The Telugu Association of Greater Boston held its first ever "Entrepreneur Meet" late last week. The goal of the meeting was to provide a stage for ambitious and successful entrepreneurs among local Telugu community to meet, greet and share their entrepreneurial experiences. The event was held on Oct. 21 at Sri Shirdi Baba Temple in Chelmsford, Mass.
New England Leherein held a fund-raising community awards event, the "Your Choice Awards," on Oct. 8 at the Chinmaya Maruti Center in Andover, Mass. In addition to raising money for the organization, the group was aiming to give the local community a little taste of the glitz and glamour of strolling down the red carpet for an award show.
It was summer of 2010, as I stepped off the plane into the scorching heat of my homeland; I decided something was to be made of my so- far average summer. Traditionally, I had ventured to India to indulge in my grandmother's delicious home cooking and watch Bollywood movies with my cousins. But, I was determined to pursue something other than food and relaxation this summer. Coincidentally, it was also my first summer away from dance, and I would be missing a few different exciting shows, and when I heard of how practices were coming along, it hit me that dance was honestly the one thing, my one true passion, that I could use to share with others.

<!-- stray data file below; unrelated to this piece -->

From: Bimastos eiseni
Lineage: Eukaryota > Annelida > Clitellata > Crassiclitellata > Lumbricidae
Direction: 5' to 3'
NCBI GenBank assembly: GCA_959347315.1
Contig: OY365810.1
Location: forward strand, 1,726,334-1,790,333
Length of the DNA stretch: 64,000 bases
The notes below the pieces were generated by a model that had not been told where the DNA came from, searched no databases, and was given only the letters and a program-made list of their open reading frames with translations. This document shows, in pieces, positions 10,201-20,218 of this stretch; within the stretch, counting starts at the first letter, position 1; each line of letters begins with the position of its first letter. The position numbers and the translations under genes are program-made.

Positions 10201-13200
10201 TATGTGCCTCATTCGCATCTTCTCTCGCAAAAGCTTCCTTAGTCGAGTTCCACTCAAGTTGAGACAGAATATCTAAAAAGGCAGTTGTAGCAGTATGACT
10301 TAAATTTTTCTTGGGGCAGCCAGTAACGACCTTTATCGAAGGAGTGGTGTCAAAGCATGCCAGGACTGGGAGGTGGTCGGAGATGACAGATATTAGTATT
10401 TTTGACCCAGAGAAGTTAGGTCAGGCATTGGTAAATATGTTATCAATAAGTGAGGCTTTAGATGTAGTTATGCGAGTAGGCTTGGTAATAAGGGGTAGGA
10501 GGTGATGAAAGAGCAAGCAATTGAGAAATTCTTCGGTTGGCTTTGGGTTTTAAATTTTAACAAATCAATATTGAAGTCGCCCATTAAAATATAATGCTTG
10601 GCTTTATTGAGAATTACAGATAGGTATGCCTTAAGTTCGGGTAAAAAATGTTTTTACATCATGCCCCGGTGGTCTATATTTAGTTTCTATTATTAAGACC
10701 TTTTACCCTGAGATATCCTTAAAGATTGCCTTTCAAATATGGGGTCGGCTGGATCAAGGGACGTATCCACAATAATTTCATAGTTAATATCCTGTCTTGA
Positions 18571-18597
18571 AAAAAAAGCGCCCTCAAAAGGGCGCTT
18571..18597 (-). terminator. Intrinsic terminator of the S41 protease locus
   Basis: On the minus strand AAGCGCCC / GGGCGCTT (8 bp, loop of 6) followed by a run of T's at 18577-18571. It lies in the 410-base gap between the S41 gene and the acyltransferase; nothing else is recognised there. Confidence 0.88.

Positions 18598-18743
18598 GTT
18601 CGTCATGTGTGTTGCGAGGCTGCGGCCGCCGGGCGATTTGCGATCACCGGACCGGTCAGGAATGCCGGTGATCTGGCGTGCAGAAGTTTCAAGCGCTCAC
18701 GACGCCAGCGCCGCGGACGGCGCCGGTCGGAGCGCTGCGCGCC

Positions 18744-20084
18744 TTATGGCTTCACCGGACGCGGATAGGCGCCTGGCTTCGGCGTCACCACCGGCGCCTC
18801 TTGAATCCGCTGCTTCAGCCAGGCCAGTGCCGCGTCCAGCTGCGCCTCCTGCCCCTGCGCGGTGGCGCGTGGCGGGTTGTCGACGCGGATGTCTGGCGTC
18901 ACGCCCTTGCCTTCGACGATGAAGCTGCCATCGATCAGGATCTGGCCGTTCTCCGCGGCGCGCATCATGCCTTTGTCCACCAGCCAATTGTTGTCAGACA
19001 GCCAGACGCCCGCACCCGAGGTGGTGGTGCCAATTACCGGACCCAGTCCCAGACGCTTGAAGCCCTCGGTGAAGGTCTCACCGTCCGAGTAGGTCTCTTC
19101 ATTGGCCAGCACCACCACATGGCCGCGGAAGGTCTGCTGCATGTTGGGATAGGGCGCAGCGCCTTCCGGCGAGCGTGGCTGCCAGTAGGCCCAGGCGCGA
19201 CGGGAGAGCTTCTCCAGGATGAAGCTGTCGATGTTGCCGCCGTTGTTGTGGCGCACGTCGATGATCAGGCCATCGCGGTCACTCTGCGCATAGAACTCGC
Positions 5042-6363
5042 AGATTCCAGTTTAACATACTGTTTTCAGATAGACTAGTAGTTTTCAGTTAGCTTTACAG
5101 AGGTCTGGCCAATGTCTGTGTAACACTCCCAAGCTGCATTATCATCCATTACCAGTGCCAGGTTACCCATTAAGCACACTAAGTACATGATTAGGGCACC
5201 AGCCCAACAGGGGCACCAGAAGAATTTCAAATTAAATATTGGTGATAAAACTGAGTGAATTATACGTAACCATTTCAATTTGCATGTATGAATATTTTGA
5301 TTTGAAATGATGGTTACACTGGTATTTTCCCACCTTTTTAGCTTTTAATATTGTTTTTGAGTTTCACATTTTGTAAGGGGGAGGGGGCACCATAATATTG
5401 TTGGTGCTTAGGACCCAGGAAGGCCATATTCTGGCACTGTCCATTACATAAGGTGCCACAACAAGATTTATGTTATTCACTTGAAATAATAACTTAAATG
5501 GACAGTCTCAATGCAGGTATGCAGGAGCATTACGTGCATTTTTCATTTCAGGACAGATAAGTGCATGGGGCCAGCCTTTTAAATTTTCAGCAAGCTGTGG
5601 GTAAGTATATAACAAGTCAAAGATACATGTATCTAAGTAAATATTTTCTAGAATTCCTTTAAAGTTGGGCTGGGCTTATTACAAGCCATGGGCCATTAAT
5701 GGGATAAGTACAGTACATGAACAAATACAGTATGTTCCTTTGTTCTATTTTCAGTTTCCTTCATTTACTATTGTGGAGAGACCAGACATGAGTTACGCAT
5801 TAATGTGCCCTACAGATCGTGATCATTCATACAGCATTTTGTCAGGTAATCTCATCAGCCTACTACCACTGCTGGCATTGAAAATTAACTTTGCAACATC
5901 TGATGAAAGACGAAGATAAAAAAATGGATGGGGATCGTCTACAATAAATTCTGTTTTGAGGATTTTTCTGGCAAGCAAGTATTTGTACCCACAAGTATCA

With the festive Diwali right around the corner on Oct. 26, many New England Indian-American organizations and groups are gearing up to celebrate the big day with events that bring the community together for the dazzling "Festival of Lights."
In the United States, Diwali is a festival celebrated with exuberance and for many groups is one of the biggest holidays of the year.